Local 638, Star Tribune
I first heard about TDU in the mid-80s, through a newspaper article in the Minneapolis Star Tribune, and through some of the guys at work. But it wasn’t until 1989 that I became a member.
I had recently been elected to the bargaining committee, and we were facing a no-strike clause similar to the one that the San Francisco Teamsters have faced [see Convoy #236]. Before we could even get a leaflet to vote it down, Teamsters and other union members from around the city appeared at the gate with petitions urging us to vote this clause down.
They didn’t want a no-strike clause in our contract to be appearing in their contracts when their negotiations came around.
This experience proved to me that there was a whole lot more out there than what I’d been doing on the bargaining committee. I didn’t want to just make decisions and then tell members how to vote, which was how it worked in my local.
I pulled a union brother aside. I didn’t know him too well, but I asked “How do I get in touch with TDU?” He smiled at me and said, “We are TDU.” I’ve been an active member ever since.
I decided to run for the ISC this year because we have a lot of work left to do, in the Teamsters and the rest of the union movement. I went to my first TDU Convention in 1991, two years after becoming a member. When it was over, I came back to members on the floor and told them, “I learned more about our union and the labor movement in this one weekend with TDU than I have in the past 15 years as a Teamster.” TDU has the kind of energy and education that we need to change things.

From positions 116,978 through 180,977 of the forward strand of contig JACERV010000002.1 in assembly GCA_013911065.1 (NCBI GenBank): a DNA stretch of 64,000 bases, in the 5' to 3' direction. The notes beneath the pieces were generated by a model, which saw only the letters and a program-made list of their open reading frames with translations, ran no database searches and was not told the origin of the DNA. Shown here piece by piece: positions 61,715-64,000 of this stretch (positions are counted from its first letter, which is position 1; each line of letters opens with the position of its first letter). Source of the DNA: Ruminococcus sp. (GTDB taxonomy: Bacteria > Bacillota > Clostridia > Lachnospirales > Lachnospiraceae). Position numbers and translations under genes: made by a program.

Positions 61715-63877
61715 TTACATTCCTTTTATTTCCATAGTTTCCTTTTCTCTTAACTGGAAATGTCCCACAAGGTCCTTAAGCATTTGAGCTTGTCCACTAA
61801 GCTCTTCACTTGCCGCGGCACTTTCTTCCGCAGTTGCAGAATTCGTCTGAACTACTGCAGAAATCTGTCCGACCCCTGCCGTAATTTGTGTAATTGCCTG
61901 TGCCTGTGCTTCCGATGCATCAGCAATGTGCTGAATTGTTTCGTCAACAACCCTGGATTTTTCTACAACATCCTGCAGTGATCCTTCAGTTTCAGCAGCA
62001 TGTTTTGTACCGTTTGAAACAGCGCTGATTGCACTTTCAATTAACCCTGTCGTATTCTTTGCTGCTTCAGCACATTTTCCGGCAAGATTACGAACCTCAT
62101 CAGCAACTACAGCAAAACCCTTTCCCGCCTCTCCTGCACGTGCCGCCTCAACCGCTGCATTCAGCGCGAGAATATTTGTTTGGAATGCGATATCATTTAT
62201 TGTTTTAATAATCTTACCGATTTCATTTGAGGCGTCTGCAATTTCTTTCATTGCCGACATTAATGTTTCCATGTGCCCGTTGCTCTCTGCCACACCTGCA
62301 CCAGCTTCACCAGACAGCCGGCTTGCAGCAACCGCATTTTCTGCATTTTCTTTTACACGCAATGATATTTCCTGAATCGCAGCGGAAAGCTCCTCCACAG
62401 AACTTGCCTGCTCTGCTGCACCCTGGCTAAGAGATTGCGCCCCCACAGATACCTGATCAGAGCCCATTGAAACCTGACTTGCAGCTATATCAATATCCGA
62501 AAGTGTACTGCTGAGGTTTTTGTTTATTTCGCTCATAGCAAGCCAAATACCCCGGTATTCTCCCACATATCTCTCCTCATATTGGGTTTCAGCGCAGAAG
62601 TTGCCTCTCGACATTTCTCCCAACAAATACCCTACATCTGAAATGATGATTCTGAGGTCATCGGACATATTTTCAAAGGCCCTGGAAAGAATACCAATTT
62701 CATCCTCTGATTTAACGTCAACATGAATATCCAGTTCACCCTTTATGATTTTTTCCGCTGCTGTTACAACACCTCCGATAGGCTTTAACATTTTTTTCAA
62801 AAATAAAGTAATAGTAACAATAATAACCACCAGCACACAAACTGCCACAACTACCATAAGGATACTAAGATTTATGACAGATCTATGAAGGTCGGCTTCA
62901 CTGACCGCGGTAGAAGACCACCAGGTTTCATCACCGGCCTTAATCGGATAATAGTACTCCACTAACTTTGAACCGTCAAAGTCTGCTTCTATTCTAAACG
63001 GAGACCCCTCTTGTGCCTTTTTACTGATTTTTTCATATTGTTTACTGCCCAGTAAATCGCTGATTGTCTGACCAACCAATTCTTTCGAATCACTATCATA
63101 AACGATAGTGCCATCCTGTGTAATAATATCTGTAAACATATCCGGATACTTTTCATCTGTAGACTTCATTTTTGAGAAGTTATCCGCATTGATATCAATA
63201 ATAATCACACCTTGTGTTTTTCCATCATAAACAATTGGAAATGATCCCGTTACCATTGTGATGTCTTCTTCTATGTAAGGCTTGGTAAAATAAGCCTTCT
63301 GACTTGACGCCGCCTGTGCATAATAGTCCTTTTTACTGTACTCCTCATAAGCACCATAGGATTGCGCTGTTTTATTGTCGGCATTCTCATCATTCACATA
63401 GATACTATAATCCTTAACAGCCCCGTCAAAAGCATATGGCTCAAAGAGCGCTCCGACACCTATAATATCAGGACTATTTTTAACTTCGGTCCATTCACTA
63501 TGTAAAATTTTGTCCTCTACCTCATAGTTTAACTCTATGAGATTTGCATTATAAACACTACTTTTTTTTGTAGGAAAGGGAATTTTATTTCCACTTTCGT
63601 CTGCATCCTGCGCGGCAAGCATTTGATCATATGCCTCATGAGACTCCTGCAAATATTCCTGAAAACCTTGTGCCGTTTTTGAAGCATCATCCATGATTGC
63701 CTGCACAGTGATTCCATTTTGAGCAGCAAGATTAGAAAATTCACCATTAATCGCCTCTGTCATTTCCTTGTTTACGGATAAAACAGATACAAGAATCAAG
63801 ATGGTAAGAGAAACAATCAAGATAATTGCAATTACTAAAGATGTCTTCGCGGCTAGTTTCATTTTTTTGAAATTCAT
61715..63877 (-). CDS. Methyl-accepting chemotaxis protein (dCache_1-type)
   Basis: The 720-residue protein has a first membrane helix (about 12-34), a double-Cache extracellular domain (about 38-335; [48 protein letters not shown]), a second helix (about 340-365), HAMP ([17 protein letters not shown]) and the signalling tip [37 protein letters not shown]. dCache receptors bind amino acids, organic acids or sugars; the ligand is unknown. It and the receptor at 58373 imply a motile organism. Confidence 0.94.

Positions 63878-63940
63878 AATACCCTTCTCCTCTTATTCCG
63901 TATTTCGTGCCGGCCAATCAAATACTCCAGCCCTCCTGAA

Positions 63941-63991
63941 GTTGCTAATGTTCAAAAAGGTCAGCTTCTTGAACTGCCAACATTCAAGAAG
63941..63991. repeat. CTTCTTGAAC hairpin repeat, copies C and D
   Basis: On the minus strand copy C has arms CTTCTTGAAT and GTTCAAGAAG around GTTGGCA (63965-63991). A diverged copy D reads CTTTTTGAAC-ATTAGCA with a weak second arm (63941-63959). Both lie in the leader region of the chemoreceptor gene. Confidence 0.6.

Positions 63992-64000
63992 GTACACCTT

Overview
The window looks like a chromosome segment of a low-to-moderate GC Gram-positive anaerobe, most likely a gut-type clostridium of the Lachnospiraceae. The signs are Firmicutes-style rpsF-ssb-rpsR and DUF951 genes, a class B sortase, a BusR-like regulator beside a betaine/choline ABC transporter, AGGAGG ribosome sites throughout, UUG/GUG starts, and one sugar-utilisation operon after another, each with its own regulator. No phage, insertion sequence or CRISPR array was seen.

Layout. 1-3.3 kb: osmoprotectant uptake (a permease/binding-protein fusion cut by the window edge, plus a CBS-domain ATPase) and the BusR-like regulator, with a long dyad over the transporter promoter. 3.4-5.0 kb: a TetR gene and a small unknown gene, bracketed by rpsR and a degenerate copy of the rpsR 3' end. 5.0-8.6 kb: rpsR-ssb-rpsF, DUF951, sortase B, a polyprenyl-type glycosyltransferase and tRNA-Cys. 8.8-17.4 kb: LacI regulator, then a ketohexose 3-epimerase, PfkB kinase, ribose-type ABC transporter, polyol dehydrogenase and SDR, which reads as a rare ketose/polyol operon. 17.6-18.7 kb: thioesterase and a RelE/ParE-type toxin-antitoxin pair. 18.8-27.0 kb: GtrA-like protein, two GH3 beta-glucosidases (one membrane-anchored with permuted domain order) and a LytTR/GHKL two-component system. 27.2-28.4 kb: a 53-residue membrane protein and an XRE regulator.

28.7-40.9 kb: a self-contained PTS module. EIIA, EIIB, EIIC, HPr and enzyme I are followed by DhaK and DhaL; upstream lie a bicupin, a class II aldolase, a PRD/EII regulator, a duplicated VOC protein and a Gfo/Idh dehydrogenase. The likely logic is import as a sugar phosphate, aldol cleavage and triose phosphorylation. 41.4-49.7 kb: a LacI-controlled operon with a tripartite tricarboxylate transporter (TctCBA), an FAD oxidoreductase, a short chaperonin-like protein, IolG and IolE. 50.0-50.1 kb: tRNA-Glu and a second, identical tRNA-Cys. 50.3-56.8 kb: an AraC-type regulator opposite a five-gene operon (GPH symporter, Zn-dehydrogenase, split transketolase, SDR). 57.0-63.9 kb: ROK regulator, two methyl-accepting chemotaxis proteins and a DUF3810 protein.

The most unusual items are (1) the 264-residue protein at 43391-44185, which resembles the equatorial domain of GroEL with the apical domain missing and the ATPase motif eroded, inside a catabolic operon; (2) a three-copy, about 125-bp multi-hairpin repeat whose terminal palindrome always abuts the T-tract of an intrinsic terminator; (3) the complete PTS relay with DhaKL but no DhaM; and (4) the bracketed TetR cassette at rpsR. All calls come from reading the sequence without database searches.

Local 743, University of Chicago
I got involved in TDU because of the local reform movement in 743, the New Leadership Slate. Without TDU, we would not have caught the corrupt officers stealing our local elections, or have the hope to turn our union around.
I decided to run for the ISC because it helps us to be connected to the national movement. In Local 743, we have over 100 local contracts; we are not part of the Master Freight Agreement or anything that would naturally tie us to other workers and locals. Our local administration isn’t interested in connecting us to national and international issues.
Being a part of TDU makes being a Teamster mean something. It’s the difference between action and words, winning and losing. I’m looking forward to being on the ISC, working in solidarity with Teamsters across the country to make our union a strong and democratic one.
For the complete listing of the International Steering Committee elected at the 2006 TDU Convention, see page two. The Steering Committee has 15 members and three alternates.To get in touch with one of the Steering Committee members, contact the TDU office.